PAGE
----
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French Pass Bill That Punishes Denial of Armenian Genocide

By Thomas Crampton
THE NEW YORK TIMES


PARIS

France’s National Assembly, defying appeals from Turkey, approved legislation Thursday that would make it a crime to deny that the mass killings of Armenians in Turkey during and after World War I were genocide.

The legislation, which was criticized by Turkey’s government and some European Union officials, could further complicate talks for Turkey’s admission to the Union.

With 106 deputies voting in favor and 19 against, the law sets fines of up to 45,000 euros, or about $56,000, and a year in prison for denying the genocide. Of the 577 members of the Assembly, four abstained and 448 did not vote at all, raising the question of whether there would be enough political will to push the law through the Senate.

Scholars and most Western governments have recognized the killing of more than a million Armenians by Ottoman Turks from 1915 to 1919 as genocide. But the subject is still taboo in Turkey, and charges have been pursued against writers and others who have brought attention to the genocide, including Orhan Pamuk, the novelist who was just awarded the Nobel Prize in literature.

“The Turkish people refuse the limitation of freedom of expression on the basis of groundless claims,” the Turkish Foreign Ministry said in a statement. “With this draft law, France unfortunately loses its privileged status in the eyes of Turkish public opinion.”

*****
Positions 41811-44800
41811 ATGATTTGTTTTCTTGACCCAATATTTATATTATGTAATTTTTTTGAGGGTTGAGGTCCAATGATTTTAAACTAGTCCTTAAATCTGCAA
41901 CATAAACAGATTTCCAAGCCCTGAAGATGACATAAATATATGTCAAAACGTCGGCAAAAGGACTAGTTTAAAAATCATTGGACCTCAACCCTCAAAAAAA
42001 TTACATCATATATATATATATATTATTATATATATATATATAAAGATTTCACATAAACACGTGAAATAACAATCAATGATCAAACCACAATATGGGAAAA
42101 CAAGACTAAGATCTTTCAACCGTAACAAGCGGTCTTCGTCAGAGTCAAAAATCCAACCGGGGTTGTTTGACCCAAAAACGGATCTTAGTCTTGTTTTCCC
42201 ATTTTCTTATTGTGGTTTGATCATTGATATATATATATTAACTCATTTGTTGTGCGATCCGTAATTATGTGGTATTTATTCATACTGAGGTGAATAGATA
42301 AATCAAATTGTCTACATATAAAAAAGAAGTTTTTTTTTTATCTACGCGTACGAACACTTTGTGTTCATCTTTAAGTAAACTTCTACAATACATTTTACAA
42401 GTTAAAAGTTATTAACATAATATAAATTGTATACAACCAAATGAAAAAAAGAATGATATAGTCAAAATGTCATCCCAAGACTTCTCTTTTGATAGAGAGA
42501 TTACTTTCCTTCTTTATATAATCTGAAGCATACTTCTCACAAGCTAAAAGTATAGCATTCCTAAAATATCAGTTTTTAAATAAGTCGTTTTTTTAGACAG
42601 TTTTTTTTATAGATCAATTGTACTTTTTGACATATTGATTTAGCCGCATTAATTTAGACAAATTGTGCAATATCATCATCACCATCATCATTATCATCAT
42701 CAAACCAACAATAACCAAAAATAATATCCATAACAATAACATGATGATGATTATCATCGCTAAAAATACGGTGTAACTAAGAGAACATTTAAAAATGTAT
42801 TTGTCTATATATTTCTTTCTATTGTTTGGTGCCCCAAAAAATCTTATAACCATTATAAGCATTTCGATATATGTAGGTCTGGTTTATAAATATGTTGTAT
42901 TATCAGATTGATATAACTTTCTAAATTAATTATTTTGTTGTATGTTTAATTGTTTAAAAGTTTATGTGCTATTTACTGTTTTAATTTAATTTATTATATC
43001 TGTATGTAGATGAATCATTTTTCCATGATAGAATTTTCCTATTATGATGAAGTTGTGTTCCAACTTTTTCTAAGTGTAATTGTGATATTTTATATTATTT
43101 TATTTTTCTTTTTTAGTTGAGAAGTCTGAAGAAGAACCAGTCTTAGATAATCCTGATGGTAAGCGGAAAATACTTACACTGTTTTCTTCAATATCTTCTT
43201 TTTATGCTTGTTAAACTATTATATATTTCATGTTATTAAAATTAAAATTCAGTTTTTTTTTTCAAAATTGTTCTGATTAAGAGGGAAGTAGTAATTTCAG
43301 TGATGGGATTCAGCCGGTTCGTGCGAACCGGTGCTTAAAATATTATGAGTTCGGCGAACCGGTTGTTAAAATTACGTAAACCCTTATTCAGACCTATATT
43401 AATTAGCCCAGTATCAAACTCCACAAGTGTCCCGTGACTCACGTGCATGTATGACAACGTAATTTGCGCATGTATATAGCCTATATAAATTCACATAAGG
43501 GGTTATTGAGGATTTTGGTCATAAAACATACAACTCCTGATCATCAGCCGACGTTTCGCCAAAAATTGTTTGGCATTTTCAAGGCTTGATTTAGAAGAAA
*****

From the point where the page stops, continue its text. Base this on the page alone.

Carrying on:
Ali Babacan, the Turkish economy minister and the country’s lead negotiator on talks with Europe, said he could not rule out consequences for French companies.

“What happened in France today, we believe, is not in line with the core values of the European Union,” Babacan said, adding that the government would not encourage a boycott of French goods.

In Brussels, Belgium, the European Union warned that the law could have a harmful effect on negotiations. “It would prohibit dialogue which is necessary for reconciliation on the issue,” said Krisztina Nagy, a spokeswoman for the Union. “It is not up to law to write history. Historians need to have debate.”

Turkey’s potential membership in the European Union has been a hot political topic in France ahead of the presidential elections next spring. But the new legislation has been more of a campaign issue in France, which has one of Europe’s largest Armenian populations.